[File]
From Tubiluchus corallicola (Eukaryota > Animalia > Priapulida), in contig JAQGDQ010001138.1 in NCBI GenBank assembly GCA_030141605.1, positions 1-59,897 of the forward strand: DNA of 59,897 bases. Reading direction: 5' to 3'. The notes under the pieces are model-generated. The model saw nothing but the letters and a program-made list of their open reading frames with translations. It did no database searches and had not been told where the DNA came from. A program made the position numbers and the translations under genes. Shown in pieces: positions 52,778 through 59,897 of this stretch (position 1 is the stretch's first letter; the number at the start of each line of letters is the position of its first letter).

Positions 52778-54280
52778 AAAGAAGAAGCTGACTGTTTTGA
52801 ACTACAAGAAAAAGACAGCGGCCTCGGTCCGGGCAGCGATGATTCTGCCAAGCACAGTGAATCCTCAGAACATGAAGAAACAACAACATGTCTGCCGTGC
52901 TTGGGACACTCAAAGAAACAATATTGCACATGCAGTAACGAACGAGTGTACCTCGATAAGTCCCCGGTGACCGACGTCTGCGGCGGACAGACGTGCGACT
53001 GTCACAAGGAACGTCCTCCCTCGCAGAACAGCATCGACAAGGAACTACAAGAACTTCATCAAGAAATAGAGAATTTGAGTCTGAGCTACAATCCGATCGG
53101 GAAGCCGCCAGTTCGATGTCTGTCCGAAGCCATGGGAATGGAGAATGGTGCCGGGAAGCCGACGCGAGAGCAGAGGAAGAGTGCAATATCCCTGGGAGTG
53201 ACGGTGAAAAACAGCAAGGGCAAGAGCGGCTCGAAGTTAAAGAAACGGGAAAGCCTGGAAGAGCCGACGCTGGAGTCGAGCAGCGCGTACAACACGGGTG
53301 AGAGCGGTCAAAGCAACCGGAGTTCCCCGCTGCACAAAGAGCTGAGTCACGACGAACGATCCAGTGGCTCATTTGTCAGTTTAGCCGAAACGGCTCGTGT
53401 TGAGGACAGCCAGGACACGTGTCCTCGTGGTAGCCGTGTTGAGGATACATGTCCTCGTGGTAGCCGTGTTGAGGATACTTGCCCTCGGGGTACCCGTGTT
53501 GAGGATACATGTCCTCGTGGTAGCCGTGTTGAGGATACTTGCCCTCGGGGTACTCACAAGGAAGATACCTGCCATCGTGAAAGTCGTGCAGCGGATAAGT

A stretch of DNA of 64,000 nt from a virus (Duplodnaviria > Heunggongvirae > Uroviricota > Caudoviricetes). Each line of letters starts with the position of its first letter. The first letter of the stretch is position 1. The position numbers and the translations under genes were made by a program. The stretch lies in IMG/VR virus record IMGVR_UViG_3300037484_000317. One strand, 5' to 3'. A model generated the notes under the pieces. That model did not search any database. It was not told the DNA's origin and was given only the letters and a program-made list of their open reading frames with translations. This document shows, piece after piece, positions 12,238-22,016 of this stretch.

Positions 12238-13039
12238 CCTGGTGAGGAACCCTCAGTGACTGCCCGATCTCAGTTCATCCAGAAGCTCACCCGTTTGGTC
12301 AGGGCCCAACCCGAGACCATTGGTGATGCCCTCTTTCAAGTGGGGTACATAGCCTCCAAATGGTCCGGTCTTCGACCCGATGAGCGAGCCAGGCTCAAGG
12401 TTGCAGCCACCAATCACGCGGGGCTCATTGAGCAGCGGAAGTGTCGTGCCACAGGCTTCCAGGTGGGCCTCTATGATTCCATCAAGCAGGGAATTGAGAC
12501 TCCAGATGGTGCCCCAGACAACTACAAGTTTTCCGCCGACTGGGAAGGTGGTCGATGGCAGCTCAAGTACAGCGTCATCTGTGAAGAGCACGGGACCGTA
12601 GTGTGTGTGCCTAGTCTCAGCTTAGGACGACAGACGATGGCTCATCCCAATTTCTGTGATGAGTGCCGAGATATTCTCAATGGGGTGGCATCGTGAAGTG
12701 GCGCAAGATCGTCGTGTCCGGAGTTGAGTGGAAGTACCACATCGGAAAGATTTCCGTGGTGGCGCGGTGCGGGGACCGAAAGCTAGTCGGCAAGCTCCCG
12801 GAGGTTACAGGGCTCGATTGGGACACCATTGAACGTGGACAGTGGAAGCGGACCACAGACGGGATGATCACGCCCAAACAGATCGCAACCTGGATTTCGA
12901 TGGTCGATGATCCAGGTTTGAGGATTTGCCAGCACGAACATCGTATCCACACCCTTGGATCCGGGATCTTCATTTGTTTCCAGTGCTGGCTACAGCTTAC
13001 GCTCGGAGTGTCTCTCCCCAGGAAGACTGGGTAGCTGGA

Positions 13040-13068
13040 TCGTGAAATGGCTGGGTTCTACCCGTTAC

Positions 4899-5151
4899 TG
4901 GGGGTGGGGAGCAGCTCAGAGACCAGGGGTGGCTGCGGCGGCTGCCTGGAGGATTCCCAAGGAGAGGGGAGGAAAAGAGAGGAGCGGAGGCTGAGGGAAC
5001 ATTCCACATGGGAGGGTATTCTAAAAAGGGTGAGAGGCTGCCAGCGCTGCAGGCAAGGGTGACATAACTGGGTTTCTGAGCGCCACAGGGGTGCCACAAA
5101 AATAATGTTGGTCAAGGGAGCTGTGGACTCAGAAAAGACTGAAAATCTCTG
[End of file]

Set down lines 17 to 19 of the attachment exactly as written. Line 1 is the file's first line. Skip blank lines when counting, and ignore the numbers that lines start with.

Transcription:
12501 TCCAGATGGTGCCCCAGACAACTACAAGTTTTCCGCCGACTGGGAAGGTGGTCGATGGCAGCTCAAGTACAGCGTCATCTGTGAAGAGCACGGGACCGTA
12601 GTGTGTGTGCCTAGTCTCAGCTTAGGACGACAGACGATGGCTCATCCCAATTTCTGTGATGAGTGCCGAGATATTCTCAATGGGGTGGCATCGTGAAGTG
12701 GCGCAAGATCGTCGTGTCCGGAGTTGAGTGGAAGTACCACATCGGAAAGATTTCCGTGGTGGCGCGGTGCGGGGACCGAAAGCTAGTCGGCAAGCTCCCG